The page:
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Opioids and breast cancer recurrence

Cronin-Fenton, Deirdre

Current Opinion in Supportive and Palliative Care: June 2019 - Volume 13 - Issue 2 - p 88–93
doi: 10.1097/SPC.0000000000000426
PAIN: CANCER: Edited by Anthony H. Dickenson and Paul Farquhar-Smith

Purpose of review Breast cancer survival has improved motivating the need for better understanding of the sequelae of the disease and its treatments. Lab studies suggest opioids modify cancer cell growth but the association of opioids with cancer progression in humans is not clear. This review aims to summarize recent findings related to opioid use and breast cancer progression.

Recent findings Opioid-sparing analgesia may be associated with better survival in cancer patients. In-vitro research suggests that treatment with μ-opioid receptor antagonists inhibits cancer proliferation, and shows some promise for attenuating tumor growth in humans, thereby enhancing survival. Prescription use of opioids does not appear to influence the risk of recurrence in patients, though the evidence comes from a single large registry-based observational study. Ongoing clinical trials are comparing opioid-sparing regional anesthesia with general anesthesia for the risk of breast cancer recurrence.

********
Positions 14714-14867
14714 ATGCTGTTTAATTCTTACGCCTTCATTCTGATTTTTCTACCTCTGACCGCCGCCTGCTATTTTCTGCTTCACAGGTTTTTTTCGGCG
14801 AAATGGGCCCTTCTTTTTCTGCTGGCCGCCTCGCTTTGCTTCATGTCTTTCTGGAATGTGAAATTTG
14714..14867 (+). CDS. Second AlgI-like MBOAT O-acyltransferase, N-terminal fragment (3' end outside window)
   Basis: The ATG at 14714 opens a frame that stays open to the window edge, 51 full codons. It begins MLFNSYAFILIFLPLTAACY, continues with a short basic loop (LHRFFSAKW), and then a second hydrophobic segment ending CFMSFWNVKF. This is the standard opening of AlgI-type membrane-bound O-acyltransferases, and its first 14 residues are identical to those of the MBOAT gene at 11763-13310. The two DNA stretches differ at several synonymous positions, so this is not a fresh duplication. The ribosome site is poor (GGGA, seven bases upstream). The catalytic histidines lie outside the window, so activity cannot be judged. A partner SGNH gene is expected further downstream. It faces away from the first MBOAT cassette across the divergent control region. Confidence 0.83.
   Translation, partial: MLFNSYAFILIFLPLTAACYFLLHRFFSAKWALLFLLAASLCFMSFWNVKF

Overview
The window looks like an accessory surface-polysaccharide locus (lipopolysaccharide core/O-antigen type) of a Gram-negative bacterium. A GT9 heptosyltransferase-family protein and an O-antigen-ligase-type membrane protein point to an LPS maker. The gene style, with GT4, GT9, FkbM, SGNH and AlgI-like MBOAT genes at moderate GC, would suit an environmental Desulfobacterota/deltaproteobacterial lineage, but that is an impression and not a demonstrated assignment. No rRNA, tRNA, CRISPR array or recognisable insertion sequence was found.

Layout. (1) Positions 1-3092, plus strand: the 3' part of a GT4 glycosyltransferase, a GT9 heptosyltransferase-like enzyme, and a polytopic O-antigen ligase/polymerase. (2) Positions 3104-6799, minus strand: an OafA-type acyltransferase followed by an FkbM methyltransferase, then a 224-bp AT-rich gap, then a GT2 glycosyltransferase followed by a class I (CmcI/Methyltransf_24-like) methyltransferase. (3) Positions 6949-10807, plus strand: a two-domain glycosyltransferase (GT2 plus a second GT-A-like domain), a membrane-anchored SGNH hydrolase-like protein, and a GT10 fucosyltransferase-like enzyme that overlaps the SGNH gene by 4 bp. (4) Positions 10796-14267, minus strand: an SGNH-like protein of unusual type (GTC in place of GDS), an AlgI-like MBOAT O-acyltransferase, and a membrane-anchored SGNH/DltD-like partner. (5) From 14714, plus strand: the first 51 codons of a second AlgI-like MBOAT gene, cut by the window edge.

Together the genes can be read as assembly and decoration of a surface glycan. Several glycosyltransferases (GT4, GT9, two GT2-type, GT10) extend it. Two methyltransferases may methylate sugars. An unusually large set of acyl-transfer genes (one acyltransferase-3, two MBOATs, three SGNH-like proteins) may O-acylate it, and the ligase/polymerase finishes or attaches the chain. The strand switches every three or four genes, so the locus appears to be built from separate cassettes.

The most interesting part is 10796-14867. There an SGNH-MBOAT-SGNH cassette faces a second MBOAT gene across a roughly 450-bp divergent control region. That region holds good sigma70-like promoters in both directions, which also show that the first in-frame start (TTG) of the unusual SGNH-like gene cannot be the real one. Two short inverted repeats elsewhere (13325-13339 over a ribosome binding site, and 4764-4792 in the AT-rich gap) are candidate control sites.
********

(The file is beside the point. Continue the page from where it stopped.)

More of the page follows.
Summary The association of opioids with breast cancer progression is controversial. Further observational studies are needed. There is currently no clear evidence to suggest that opioid use should be avoided in breast cancer patients because of concerns regarding the risk of breast cancer recurrence.

Department of Clinical Epidemiology, Aarhus University, Aarhus, Denmark

Correspondence to Deirdre Cronin-Fenton, PhD, Associate Professor, Department of Clinical Epidemiology, Aarhus University, Olof Palmes Alle 43-45, 8200 Aarhus N., Denmark. Tel: +45 87168209; e-mail:

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